Collaborative post on how to maximize your income…
There are many reasons why people choose to leave the relatively secure world of full-time employment and move into a career as a contractor. For some it may be about time. Working as a contractor can free up time that can be spent with their family or concentrating on another, entirely unrelated, project or business. For others it can be that they enjoy the fresh challenge that each contract brings as opposed to the monotony of a full-time job.
However, the main reason for most people to start working as a contractor is the money. The prospect of a greater income is an attractive lure, especially in today’s job market, but there are one or two hurdles to overcome once you do decide to go it alone. The most important consideration is the way that you intend to operate as a contractor. Let’s have a look at the four main ways of doing so:
PAYE – While it may be difficult to find a recruiter that is willing to run a payroll system it is worth a mention just in case you run into one that does. PAYE is what you would pay as a full-time employee so you will be liable to full tax and employee’s national insurance. You will not be able to claim back any business expenses on PAYE.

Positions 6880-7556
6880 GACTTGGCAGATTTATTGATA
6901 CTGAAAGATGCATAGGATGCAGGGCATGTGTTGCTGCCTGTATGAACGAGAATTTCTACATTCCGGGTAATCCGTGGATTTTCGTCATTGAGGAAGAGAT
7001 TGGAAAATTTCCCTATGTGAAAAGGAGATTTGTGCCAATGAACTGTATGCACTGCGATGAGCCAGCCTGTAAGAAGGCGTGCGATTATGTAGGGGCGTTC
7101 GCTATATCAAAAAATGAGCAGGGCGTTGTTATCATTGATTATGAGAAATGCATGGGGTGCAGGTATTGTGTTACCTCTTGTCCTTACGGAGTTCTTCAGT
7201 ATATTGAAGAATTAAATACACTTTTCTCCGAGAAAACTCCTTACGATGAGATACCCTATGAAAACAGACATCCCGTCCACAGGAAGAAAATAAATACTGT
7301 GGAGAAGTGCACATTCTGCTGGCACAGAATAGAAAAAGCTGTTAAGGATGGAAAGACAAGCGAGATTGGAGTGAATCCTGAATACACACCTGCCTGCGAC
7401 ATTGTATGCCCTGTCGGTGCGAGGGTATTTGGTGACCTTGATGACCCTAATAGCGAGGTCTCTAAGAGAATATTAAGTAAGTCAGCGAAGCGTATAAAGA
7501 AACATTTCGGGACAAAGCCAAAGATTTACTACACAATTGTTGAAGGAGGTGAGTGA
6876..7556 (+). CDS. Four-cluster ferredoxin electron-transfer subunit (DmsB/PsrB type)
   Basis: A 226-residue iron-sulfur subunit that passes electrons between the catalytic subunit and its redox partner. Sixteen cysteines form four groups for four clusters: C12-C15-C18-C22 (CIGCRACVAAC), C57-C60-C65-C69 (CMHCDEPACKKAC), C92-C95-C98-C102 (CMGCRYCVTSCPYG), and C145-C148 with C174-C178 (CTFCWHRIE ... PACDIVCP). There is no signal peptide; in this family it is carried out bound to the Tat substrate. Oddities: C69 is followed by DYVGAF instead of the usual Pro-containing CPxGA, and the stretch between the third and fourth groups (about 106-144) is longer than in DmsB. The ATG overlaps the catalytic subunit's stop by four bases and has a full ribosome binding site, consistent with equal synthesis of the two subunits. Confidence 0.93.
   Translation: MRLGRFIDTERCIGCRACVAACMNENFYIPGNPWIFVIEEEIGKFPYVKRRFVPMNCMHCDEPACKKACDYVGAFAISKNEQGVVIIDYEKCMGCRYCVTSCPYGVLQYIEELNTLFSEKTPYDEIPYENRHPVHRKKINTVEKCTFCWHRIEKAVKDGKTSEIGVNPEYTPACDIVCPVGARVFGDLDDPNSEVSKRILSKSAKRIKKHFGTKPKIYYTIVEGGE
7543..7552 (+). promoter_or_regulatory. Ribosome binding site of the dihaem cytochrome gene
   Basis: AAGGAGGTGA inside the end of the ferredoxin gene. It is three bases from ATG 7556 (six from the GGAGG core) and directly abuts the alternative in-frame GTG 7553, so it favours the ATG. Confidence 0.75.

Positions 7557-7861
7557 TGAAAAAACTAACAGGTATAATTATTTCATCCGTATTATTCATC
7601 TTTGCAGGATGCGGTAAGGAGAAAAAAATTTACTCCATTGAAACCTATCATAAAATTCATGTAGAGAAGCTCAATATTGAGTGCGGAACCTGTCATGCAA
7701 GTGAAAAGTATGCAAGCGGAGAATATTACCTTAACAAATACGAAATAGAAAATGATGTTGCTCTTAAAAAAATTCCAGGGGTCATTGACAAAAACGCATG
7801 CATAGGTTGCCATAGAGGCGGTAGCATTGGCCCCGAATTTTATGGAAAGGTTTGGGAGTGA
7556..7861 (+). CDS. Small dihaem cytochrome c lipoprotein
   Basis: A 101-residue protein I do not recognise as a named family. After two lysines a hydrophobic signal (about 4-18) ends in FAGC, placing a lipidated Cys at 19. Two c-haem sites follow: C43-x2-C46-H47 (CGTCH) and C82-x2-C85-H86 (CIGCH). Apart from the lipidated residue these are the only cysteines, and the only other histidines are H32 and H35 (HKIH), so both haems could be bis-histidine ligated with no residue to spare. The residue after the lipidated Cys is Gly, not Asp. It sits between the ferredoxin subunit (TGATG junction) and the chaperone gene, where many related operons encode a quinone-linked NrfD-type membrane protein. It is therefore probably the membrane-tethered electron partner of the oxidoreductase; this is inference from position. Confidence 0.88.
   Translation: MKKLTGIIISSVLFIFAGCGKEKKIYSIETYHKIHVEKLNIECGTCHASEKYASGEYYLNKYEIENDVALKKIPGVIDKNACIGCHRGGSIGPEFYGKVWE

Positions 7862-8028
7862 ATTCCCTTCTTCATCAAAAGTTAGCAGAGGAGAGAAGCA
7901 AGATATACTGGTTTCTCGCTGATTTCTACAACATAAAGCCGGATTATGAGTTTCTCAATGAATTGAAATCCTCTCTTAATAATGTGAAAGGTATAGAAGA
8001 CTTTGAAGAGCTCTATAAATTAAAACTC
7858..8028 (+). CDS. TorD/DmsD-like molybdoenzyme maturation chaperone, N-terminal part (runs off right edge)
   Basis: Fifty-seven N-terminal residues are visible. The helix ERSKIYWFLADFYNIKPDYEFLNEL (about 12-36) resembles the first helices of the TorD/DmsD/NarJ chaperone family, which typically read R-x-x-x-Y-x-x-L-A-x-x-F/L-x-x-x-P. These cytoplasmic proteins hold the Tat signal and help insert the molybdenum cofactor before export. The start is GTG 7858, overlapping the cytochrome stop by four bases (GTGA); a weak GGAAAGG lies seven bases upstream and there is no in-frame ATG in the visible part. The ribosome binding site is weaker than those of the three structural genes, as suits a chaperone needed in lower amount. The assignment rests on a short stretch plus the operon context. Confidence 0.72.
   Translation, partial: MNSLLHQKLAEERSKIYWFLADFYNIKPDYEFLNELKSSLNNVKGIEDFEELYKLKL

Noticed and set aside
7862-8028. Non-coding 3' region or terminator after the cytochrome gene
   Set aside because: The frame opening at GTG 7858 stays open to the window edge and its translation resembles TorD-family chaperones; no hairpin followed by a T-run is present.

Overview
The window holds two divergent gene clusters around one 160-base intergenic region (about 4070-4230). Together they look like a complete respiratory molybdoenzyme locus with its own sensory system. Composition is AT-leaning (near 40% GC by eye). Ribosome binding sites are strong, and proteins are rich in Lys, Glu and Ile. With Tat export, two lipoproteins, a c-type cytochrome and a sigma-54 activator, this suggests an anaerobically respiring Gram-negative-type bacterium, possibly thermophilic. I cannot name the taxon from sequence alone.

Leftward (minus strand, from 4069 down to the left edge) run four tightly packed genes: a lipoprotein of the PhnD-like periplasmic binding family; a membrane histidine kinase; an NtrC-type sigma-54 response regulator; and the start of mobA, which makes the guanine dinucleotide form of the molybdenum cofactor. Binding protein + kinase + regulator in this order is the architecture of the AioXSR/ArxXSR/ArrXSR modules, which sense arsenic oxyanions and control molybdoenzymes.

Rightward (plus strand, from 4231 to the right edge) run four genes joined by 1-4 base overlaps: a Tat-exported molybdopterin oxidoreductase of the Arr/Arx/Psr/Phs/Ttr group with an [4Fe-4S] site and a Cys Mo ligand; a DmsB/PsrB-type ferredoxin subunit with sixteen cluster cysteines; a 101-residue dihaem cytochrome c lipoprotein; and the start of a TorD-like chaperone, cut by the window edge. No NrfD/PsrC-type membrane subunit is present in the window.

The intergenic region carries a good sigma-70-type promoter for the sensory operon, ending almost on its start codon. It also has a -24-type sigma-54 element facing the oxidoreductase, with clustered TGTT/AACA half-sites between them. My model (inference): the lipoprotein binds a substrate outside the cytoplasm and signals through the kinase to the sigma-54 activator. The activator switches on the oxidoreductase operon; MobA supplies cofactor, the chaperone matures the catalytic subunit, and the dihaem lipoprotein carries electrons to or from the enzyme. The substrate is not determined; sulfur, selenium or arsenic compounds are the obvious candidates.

Self-employment – As the name suggests, self-employment is when you are in business completely on your own account and not working through a limited company. For this reason it is unlikely to be the right solution for most contractors as recruitment agencies are not deemed applicable by HMRC.
Limited Company – Over the years the vast majority of contractors have created their own Limited Companies to work through. The reason for doing so is mainly because the advantages, when it comes to taxation, were usually much better than above methods. With the introduction of IR35 in 2000 contracts falling within IR35 have been affected. IR35 roughly states that if without your company you would have been deemed an employee of the organisation issuing the contract you will be treated as such for reason of taxation. However, if your contracts are likely to genuinely be outside of IR35 you will still be better off with a Limited Company.
Umbrella Company –Umbrella services can offer the same structure legally as a Limited Company, but without the hassle of the admin. The umbrella company will issue all invoices, with the contractor being made an employee of the umbrella company. This is by far the best option for contractors whose work will fall within IR35, or just those who are after an easy life that is free from most of the paperwork associated with running a business.
In summary it all really depends on if you fall within IR35 or not. If you do then an umbrella company will most likely be your best option. If you don’t then a limited company should still be your first choice for maximising your income.